Man's Rhode Island beach arrest centered on whether he was on public or private land
A weekend walk on the beach put Charlestown resident Scott Keeley under arrest. Keeley was gathering seaweed that he uses to fertilize his garden when the police were called.
"One thing I was sure I could do is walk along the shore and pick up seaweed,” Keeley told NBC 10 News on Tuesday. “So, I walked away and I picked up some seaweed, and that's when he said, 'You're under arrest.'"
He was walking in an area along the water west of Charlestown Town Beach. He was technically over the line in South Kingstown.
Some homeowners have hired a security guard to keep the beach in front of their houses private, and one of those guards called police on Keeley.
But according to the Rhode Island State Constitution, specifically Article I, Section 17, anyone is allowed to use the beach as long as they are engaged in an activity. The constitution even specifically mentions gathering seaweed.
The article reads:
The people shall continue to enjoy and freely exercise all the rights of fishery, and the privileges of the shore, to which they have been heretofore entitled under the charter and usages of this state, including but not limited to fishing from the shore, the gathering of seaweed, leaving the shore to swim in the sea, and passage along the shore.
Further, Keeley pointed out that Article I, Section 16 states:
“The rights of the people to enjoy and freely exercise the rights of fishery and the privileges of the shore, as those rights and duties are set forth in Section 17, shall be an exercise of the police powers of the state, shall be liberally construed, and shall not be deemed to be a public use of private property.”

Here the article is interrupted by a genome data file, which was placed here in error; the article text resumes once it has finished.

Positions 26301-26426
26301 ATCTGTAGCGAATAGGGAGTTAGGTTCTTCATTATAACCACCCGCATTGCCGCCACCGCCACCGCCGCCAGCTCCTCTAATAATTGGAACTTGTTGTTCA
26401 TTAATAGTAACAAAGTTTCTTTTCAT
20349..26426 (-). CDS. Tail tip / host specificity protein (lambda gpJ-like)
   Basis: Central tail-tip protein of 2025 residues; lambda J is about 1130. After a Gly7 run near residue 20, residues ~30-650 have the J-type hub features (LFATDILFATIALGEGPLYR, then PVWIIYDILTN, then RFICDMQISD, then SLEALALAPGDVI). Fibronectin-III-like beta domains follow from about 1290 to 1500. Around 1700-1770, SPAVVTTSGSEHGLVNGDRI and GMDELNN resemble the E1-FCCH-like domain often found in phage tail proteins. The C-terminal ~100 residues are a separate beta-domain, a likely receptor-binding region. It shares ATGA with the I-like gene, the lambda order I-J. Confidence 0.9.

Rhode Island statute also cites State v. Ibbison from July 20, 1982, in defining the area consisting of "mean high tide." That is the average area where the tide reaches at its highest point at any given time a year. The ruling notes that any portion of the shoreline within the mean high tide area is accessible to the public.
In citing Jackovny v. Powel from 1941, state law says that erecting a barrier along the shore is unconstitutional.
Keeley said he was gathering seaweed in the mean high tide zone, and cell phone video released to NBC 10 of the arrest shows that he is near the wet, flat portion of the beach along the shoreline.
"It's strange to be arrested for willful trespass when the land is not marked in any way,” Keeley said.
Residents that have lived on the beach in the area for many decades have differing opinions than the group that hired the security guard. They feel that such strict enforcement will alienate people who want to take advantage of Rhode Island’s unique shoreline access.
"According to the Coastal Resource Management booklet, you can walk, you can fish, you can put your towel down and go swimming, you can gather seaweed, but you can't be stationary,” said Lorna Browning, a resident of the area for more than 40 years.
Organizations like the Rhode Island Shore Access Coalition and Clean Ocean Access continue to fight for people's rights to access the shoreline. In the end, South Kingstown police decided not to charge Keeley because the chief said there is no clear definition of the high water line, though he and Keeley contend the arresting officer was acting within the scope of his duties.